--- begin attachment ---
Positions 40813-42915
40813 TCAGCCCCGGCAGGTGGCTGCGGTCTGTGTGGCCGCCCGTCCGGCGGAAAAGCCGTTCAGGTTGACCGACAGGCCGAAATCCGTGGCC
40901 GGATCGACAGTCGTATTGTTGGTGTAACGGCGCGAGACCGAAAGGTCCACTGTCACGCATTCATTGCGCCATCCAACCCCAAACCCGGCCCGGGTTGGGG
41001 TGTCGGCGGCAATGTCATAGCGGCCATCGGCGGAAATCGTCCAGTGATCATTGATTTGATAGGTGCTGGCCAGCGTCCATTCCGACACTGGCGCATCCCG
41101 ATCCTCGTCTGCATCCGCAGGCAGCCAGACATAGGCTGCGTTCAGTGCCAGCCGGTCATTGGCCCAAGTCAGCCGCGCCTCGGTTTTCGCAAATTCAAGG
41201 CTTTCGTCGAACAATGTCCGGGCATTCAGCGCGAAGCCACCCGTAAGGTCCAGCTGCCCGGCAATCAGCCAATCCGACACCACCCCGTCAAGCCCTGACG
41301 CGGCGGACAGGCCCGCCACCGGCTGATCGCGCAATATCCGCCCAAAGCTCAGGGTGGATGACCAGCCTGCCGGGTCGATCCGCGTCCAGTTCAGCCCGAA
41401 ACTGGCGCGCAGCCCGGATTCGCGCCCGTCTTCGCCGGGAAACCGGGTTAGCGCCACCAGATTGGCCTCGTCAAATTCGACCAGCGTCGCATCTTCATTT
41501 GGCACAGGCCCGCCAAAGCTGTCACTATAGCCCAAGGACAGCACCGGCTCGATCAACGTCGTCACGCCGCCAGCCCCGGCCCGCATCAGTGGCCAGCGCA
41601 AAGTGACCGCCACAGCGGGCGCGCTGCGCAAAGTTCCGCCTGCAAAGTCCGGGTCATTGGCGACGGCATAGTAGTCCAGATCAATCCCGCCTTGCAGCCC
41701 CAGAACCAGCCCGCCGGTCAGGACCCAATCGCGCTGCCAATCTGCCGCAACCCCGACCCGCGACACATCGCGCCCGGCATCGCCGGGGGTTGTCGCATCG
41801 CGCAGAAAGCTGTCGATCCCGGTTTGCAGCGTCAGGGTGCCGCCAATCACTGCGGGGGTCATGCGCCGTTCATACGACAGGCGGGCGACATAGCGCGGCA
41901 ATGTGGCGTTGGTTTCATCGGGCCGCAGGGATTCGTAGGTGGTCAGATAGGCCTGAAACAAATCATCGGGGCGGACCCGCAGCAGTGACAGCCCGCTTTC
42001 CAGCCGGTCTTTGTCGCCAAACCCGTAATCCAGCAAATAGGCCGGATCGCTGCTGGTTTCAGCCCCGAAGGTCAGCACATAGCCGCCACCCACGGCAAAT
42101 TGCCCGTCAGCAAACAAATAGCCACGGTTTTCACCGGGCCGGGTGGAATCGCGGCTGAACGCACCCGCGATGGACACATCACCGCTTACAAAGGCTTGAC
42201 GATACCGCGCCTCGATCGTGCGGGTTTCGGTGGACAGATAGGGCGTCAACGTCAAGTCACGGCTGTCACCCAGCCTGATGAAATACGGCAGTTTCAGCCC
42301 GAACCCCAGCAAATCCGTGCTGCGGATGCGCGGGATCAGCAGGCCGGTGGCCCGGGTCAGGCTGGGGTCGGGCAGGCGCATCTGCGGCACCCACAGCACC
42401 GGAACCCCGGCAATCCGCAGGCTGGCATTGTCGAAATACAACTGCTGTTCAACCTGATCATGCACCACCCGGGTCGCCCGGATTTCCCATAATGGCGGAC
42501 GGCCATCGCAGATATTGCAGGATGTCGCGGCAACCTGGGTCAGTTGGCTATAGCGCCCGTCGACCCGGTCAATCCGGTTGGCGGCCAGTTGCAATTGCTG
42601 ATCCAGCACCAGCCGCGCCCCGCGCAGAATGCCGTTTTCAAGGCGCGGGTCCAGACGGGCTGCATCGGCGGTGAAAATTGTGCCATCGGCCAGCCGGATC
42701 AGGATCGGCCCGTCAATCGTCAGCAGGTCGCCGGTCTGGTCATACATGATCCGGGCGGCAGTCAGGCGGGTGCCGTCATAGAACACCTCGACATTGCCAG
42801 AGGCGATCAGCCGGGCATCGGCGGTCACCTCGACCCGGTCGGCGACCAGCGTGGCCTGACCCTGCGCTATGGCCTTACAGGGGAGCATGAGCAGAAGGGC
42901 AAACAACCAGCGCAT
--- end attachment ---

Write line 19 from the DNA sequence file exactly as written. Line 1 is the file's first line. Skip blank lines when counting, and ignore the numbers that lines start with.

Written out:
42501 GGCCATCGCAGATATTGCAGGATGTCGCGGCAACCTGGGTCAGTTGGCTATAGCGCCCGTCGACCCGGTCAATCCGGTTGGCGGCCAGTTGCAATTGCTG